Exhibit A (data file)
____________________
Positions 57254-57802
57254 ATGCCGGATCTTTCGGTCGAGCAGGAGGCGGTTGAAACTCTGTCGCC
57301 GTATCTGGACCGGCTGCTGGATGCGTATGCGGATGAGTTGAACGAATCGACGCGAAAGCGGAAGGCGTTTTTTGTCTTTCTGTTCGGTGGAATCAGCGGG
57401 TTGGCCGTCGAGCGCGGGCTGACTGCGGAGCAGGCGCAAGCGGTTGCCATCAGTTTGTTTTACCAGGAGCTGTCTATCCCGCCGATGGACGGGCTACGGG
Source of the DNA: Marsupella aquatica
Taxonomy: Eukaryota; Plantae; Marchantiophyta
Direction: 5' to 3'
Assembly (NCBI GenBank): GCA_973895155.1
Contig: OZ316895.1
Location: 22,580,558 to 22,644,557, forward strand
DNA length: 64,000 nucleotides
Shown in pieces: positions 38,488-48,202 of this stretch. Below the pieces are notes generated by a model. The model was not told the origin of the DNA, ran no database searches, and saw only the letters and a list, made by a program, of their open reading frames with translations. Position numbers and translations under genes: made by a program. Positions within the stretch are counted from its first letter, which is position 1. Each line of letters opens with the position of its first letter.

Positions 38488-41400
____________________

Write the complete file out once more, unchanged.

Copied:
Positions 57254-57802
57254 ATGCCGGATCTTTCGGTCGAGCAGGAGGCGGTTGAAACTCTGTCGCC
57301 GTATCTGGACCGGCTGCTGGATGCGTATGCGGATGAGTTGAACGAATCGACGCGAAAGCGGAAGGCGTTTTTTGTCTTTCTGTTCGGTGGAATCAGCGGG
57401 TTGGCCGTCGAGCGCGGGCTGACTGCGGAGCAGGCGCAAGCGGTTGCCATCAGTTTGTTTTACCAGGAGCTGTCTATCCCGCCGATGGACGGGCTACGGG
Source of the DNA: Marsupella aquatica
Taxonomy: Eukaryota; Plantae; Marchantiophyta
Direction: 5' to 3'
Assembly (NCBI GenBank): GCA_973895155.1
Contig: OZ316895.1
Location: 22,580,558 to 22,644,557, forward strand
DNA length: 64,000 nucleotides
Shown in pieces: positions 38,488-48,202 of this stretch. Below the pieces are notes generated by a model. The model was not told the origin of the DNA, ran no database searches, and saw only the letters and a list, made by a program, of their open reading frames with translations. Position numbers and translations under genes: made by a program. Positions within the stretch are counted from its first letter, which is position 1. Each line of letters opens with the position of its first letter.

Positions 38488-41400